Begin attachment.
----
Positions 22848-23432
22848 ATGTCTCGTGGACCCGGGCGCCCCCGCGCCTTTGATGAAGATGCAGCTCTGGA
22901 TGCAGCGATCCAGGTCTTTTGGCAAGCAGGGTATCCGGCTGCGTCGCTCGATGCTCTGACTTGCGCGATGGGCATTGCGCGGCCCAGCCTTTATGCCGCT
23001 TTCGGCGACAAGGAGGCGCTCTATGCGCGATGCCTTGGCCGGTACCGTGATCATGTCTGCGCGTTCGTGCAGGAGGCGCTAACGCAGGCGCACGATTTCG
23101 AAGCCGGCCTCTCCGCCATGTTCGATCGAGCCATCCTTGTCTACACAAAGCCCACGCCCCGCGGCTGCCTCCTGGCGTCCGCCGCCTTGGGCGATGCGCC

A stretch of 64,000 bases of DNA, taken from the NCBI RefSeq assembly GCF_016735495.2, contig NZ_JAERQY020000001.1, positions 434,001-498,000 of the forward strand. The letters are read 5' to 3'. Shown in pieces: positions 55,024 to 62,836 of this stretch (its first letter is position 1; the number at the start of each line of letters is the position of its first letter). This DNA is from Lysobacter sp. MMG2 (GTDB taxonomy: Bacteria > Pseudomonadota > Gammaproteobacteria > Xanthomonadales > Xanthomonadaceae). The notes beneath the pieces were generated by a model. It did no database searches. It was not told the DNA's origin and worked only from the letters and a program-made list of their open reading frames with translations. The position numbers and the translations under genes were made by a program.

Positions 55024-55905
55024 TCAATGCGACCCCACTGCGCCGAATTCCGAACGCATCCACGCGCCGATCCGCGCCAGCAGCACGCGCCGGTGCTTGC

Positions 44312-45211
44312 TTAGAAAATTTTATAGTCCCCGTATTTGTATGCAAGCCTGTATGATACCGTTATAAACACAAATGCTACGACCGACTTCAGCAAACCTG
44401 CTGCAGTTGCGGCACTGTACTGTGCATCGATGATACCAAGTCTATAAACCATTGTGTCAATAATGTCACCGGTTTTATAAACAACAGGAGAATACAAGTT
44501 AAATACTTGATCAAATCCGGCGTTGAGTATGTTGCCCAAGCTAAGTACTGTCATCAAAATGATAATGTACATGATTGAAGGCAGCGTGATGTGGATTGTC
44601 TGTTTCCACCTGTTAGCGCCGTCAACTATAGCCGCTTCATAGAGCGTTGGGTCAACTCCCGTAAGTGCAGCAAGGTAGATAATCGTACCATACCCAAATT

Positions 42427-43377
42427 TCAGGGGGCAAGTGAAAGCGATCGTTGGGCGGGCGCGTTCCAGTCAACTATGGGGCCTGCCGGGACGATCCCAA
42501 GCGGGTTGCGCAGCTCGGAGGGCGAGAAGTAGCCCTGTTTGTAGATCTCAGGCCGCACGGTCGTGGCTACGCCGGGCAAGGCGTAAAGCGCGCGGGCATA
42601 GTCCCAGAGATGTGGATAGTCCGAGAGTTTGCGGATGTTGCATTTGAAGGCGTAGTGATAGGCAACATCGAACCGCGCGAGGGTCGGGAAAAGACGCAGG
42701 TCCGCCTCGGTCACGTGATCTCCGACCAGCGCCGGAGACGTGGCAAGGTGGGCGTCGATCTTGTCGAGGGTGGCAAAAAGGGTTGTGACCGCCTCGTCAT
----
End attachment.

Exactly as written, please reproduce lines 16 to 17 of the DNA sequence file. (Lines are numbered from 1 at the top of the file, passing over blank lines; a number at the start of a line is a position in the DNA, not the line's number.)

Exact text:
42501 GCGGGTTGCGCAGCTCGGAGGGCGAGAAGTAGCCCTGTTTGTAGATCTCAGGCCGCACGGTCGTGGCTACGCCGGGCAAGGCGTAAAGCGCGCGGGCATA
42601 GTCCCAGAGATGTGGATAGTCCGAGAGTTTGCGGATGTTGCATTTGAAGGCGTAGTGATAGGCAACATCGAACCGCGCGAGGGTCGGGAAAAGACGCAGG